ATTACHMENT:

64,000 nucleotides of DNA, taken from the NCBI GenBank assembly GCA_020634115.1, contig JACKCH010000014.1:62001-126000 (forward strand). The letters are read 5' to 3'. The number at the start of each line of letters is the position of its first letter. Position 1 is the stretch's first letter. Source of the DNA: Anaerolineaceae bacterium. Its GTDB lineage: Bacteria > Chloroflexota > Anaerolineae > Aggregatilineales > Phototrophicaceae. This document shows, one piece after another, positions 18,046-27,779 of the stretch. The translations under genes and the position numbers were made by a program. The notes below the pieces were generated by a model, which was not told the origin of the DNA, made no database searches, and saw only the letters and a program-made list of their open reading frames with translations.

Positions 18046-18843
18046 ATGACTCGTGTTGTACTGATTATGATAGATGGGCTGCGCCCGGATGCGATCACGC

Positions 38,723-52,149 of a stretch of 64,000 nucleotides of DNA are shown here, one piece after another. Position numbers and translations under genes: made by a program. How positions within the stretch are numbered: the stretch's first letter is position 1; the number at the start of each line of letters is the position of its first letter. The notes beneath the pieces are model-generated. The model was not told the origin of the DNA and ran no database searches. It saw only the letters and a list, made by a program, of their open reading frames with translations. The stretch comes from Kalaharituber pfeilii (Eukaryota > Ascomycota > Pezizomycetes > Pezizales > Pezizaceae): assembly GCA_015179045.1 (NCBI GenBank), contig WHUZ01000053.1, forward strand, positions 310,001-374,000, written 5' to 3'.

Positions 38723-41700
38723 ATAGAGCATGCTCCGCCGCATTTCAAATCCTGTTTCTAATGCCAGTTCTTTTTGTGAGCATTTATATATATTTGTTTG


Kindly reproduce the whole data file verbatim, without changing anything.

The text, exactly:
64,000 nucleotides of DNA, taken from the NCBI GenBank assembly GCA_020634115.1, contig JACKCH010000014.1:62001-126000 (forward strand). The letters are read 5' to 3'. The number at the start of each line of letters is the position of its first letter. Position 1 is the stretch's first letter. Source of the DNA: Anaerolineaceae bacterium. Its GTDB lineage: Bacteria > Chloroflexota > Anaerolineae > Aggregatilineales > Phototrophicaceae. This document shows, one piece after another, positions 18,046-27,779 of the stretch. The translations under genes and the position numbers were made by a program. The notes below the pieces were generated by a model, which was not told the origin of the DNA, made no database searches, and saw only the letters and a program-made list of their open reading frames with translations.

Positions 18046-18843
18046 ATGACTCGTGTTGTACTGATTATGATAGATGGGCTGCGCCCGGATGCGATCACGC

Positions 38,723-52,149 of a stretch of 64,000 nucleotides of DNA are shown here, one piece after another. Position numbers and translations under genes: made by a program. How positions within the stretch are numbered: the stretch's first letter is position 1; the number at the start of each line of letters is the position of its first letter. The notes beneath the pieces are model-generated. The model was not told the origin of the DNA and ran no database searches. It saw only the letters and a list, made by a program, of their open reading frames with translations. The stretch comes from Kalaharituber pfeilii (Eukaryota > Ascomycota > Pezizomycetes > Pezizales > Pezizaceae): assembly GCA_015179045.1 (NCBI GenBank), contig WHUZ01000053.1, forward strand, positions 310,001-374,000, written 5' to 3'.

Positions 38723-41700
38723 ATAGAGCATGCTCCGCCGCATTTCAAATCCTGTTTCTAATGCCAGTTCTTTTTGTGAGCATTTATATATATTTGTTTG